A contest originally positioned around Brexit soon focused on national security and foreign policy after two deadly attacks
It was all supposed to be so easy. When British Prime Minister Theresa May called an early election on 18 April, it seemed clear what was happening – capitalising on Brexit fever, the new Iron Lady was going to cement the Conservative mandate, increasing her party’s majority in parliament.
But nearly two months - and two deadly militant attacks - later and the self-declared “strong and stable” campaign does not appear to have gone exactly as May planned.
And now, voters head to the polls in what feels like one of the most exciting, and potentially seismic elections in recent memory.
What initially looked like a sure fire Conservative victory now appears to have a far less certain outcome, with many commentators – and some polls - predicting a hung parliament, as in 2010.
Labour leader Jeremy Corbyn had faced much internal opposition before the election was called, and when the poll date was set, many in the top party echelons remained unconvinced he was up to the job.
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Within the opposition party there was talk of civil war, with rumours that Corbyn was determined to stay on as leader despite the inevitable crushing defeat. Labour was going to see a loss the likes of which had not been witnessed since 1931, when the party lost four out of every five seats it had previously held.
And the incumbent had Brexit on her side. While she had personally campaigned for Remain, her removed stance seemed to give May the quiet, stoic British distance required of such a task.
May claimed she would steer the UK on the right course, politely navigating Britain’s post-EU future.
Incumbent Theresa May seemed to have hoped the election would be about Brexit (AFP)
But this lack of detail, while designed to feel comfortably reassuring, began to appear less enticing. EU leaders in late May said the PM displayed “completely unreal” expectations about the negotiations.
Opinion polls have come and gone, and it may well be the case that pollsters are again embarrassed – as they were after the last general election in 2015, and the Brexit referendum in 2016 – but they soon began to show growing support for the Labour Party.
As the manifestos were launched, the gap between the two major parties closed even further. Where Labour had detail, numbers and figures, the Conservatives had the lack thereof. Where Labour put social welfare first and foremost, the Conservatives said they wanted to charge older people for their care.
And in an election which was initially so widely seen as May’s for the taking, she seemed to daily grow increasingly uncomfortable.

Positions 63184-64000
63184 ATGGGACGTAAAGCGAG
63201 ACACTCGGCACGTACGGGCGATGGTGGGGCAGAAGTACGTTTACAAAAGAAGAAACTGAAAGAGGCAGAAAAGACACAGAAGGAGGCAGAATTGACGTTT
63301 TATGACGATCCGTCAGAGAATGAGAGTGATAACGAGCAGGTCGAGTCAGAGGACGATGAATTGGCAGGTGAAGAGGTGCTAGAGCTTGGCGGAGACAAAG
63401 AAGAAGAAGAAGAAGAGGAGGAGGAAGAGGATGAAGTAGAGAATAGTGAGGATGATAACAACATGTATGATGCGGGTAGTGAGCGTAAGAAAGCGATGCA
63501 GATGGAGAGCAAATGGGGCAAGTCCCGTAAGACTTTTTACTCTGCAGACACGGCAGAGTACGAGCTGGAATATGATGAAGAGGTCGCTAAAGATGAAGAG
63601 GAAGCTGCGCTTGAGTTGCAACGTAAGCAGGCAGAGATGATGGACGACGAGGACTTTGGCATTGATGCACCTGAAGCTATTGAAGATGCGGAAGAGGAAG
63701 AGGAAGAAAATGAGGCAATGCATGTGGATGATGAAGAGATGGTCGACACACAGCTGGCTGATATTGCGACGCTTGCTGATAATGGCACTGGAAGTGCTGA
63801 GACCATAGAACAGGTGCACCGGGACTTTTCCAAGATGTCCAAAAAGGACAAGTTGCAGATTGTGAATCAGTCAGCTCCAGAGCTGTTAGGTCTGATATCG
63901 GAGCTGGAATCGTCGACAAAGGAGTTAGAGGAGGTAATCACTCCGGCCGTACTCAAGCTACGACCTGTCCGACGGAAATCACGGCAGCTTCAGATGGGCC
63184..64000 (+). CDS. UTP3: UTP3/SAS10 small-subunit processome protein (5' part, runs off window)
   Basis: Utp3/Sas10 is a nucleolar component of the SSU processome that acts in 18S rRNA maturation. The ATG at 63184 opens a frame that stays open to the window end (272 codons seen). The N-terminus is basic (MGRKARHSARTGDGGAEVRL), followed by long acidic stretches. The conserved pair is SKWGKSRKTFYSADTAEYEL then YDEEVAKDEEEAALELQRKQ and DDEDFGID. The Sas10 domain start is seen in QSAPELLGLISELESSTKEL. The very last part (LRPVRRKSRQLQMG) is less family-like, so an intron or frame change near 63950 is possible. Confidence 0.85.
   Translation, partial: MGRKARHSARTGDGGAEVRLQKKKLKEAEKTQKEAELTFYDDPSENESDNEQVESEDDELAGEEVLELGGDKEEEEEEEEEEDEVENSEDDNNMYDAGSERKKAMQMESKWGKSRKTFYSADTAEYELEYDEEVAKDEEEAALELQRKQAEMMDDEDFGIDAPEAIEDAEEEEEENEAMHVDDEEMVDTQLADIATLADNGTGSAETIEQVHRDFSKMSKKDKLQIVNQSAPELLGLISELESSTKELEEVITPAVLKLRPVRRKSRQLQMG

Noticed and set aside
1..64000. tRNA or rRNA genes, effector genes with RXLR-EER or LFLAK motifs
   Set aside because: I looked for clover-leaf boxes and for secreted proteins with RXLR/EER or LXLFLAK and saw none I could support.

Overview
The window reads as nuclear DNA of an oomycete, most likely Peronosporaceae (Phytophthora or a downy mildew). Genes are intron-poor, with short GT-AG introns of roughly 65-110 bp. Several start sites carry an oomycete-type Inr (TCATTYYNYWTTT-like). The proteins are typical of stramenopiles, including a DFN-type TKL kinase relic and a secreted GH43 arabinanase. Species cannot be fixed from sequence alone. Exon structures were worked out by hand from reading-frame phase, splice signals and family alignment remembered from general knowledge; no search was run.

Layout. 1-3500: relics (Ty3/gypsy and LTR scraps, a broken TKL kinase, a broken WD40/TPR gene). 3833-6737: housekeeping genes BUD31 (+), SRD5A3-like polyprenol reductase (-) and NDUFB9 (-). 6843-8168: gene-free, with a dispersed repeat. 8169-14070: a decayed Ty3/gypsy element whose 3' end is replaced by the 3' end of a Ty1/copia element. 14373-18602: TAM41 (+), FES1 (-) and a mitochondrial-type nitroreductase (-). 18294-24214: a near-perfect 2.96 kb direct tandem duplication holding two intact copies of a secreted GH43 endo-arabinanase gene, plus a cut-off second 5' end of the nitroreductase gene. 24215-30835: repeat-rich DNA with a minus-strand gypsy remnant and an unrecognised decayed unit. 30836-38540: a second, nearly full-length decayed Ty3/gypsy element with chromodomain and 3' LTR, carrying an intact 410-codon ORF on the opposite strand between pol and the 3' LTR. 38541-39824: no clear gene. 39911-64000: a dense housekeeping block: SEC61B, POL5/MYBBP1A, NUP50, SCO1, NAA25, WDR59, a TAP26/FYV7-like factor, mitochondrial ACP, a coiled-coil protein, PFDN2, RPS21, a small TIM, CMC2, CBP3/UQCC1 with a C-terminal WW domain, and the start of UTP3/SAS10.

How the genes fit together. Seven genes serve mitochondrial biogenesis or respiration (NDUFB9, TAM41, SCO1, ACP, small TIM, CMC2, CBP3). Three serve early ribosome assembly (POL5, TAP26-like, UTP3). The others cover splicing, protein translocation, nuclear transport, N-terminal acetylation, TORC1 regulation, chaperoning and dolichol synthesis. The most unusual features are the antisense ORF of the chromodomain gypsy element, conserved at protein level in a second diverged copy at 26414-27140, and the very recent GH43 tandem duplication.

In the early days of campaigning, one homeowner in the West Midlands told May to get off his lawn. He was merely trying to cut his grass; she was trying to canvass.
Perhaps a minor interaction, but one that seemed to set the tone for the rest of the campaign. As May overstayed her welcome, and trespassed on a lawn just trying to mind its own business, Corbyn soon seemed to relish the ins and outs of the campaign.
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Travelling up and down the country, the Labour leader appeared to grow ever more confident. The country’s top grime artists expressed their support for him, and young people, most likely to vote Labour, registered in record numbers.
Criticised by some quarters for his opposition to Trident, Britain's nuclear arsenal, and his alleged links to Hamas, Corbyn was applauded by others for a "brave and radical" foreign policy.
Labour Party Leader Jeremy Corbyn poses for a selfie with nurses and other medical staff in London on 26 April (AFP)
But a horrific suicide bombing at a pop concert in Manchester in late May quickly brought campaigning to a standstill.
And while no party would have openly wished to capitalise on the attack – which killed 22 people, including many children – security inevitably soon topped the campaigning agenda, and May, home secretary before becoming leader of the party, was forced to answer some difficult questions.
At a televised leader’s debate a week later, however, May was unwilling to make an appearance, instead nominating her Home Secretary Amber Rudd to stand in her stead. Corbyn seemed assured and at ease. Green Party co-leader Caroline Lucas asked Rudd how she could sleep at night, highlighting Britain’s position as second biggest arms exporter in the world – many of those weapons sold to Saudi Arabia, she added.
Just 12 days later, these questions would only become harder when a vehicular and knife attack on a Saturday night in central London killed eight.
An assault on British values, a lapse in security, a matter of policing – through whichever lens one viewed this latest assault, May was again asked to confront some tough issues.
May has taken the opportunity to again call for a repeal of human rights legislation, saying that “enough is enough” and that it is necessary to keep us safe. Corbyn has instead focused on the root cause of such violence, emphasising that he believed British military action abroad is indelibly linked to the threat of terrorism at home.
This general election is viewed not as a choice between centre-right and centre-left parties, but a choice between two diametrically opposed world views.
In what is still, like it or not, a two-horse race, the choice on Thursday looks potentially exciting for the first time in many years.